Spokesperson Ana Pisanero of the DG NEAR sowed even more confusion by stating that “these are not 15 conditions” but that “the March Council conclusions have clearly indicated what Albania needs to do before the first intergovernmental conference.”
So looking at the statements of both Calavera and Pisanero, once can only wonder whether they ever checked the dictionary under the definition for condition. This is what I find: “something essential to the appearance or occurrence of something else.” Both Calavera and Pisanero, if we follow this definition, agree with the European Parliament that the European Council imposed a set of conditions, but they go out of their way not to call them “conditions.”
This whole little game reminds one of the darker days of Romana Vlahutin’s tenure as EU Ambassador in Albania, who denied for several months the existence of 5 conditions for the opening of accession negotiations, calling them merely “priorities.” This is Vlahutin in December 2016:
The Commission has published a positive recommendation, but there is a recommendation, a condition, which is the vetting law and other issues that have to do with the five key priorities. […] In order to open negotiations it is very important that the vetting law is passed.
Only under the immense pressure of the inconvenience called “reality,” Vlahutin eventually admitted, several months later, that these priorities were actually conditions: “The recommendation for the opening of the negotiations depends on credible and tangible progress in the implementation of the judicial reform, especially the vetting of the judges as well as the five key priorities.”
But the damage was already done. Rama claimed in 2016 at a press conference with Vlahutin that:
Albania has today received a positive recommendation for the opening of the [EU accession] negotiations without conditions and only with the understanding, quite naturally, that until the moment we start working at the negotiation table, the implementation of the judicial reforms continues uninterruptedly.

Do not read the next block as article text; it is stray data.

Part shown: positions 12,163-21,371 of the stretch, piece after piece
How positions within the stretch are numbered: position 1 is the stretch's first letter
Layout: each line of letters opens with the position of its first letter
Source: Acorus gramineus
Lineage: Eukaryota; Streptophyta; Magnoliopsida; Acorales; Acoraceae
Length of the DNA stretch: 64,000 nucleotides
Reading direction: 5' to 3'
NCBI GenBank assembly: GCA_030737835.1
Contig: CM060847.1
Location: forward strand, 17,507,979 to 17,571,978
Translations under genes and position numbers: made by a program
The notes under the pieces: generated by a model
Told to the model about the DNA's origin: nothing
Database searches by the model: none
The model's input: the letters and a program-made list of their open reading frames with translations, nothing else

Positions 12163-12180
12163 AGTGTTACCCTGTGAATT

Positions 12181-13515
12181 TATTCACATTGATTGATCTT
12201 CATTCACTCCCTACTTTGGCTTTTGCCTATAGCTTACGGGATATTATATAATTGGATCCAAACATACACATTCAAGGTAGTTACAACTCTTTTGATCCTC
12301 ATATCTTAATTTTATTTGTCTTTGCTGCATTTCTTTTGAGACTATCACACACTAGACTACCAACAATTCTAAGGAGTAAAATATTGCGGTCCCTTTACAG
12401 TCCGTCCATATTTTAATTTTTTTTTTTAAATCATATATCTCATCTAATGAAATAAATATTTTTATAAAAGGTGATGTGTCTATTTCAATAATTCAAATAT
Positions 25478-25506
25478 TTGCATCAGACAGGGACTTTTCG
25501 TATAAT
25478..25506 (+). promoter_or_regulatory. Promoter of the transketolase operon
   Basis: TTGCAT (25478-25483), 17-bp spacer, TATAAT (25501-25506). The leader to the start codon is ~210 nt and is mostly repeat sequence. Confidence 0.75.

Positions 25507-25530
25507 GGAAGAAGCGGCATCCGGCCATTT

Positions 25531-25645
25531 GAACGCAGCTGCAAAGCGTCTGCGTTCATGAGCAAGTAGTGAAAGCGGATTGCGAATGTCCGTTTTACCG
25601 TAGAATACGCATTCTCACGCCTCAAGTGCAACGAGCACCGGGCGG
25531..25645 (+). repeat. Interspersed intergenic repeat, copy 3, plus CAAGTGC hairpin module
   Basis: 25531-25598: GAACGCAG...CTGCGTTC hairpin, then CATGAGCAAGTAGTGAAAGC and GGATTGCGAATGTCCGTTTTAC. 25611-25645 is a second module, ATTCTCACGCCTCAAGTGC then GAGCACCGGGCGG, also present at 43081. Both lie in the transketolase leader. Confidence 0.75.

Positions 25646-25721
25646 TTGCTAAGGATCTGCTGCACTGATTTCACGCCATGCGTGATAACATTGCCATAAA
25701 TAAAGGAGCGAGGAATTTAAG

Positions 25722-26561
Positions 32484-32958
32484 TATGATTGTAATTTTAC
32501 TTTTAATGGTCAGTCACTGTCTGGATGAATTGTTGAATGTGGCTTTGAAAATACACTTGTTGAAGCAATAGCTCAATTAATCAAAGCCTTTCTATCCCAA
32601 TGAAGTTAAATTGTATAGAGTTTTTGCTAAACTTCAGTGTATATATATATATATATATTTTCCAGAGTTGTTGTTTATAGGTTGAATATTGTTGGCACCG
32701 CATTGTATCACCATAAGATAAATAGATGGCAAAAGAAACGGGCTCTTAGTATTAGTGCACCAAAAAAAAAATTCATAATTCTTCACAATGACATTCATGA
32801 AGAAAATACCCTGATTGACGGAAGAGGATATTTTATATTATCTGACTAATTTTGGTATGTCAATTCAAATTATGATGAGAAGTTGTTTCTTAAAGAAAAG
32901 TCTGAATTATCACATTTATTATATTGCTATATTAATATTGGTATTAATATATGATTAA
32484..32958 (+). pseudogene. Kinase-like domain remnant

And he repeats the same in 2020 after the declarations of Calavera:
For all those who sing the song of 15 conditions before the official launch of negotiations for EU accession, or repeat after it after listening to it: there are no 15 conditions, and whoever repeats that song simply has the political purpose of a blind war against the government, in public and in the media. Ms. Calavera speaks on behalf of the European Commission.
The issue is: the flack created – on purpose, one is pressed to think – by the European Commission helps neither the European Council nor the European Parliament. It doesn’t help the EU or the taxpayers that fund its endless cohorts of bureaucrats. It doesn’t help Albania, which at the end of the day still needs to meet all conditions, priorities, and criteria to become an EU member. It only helps Edi Rama; he is the only one actually profiting from the word mess created by those who claim to speak European Commission. And as the EU is nearly as undemocratic as Albania, there is no one that can send them home.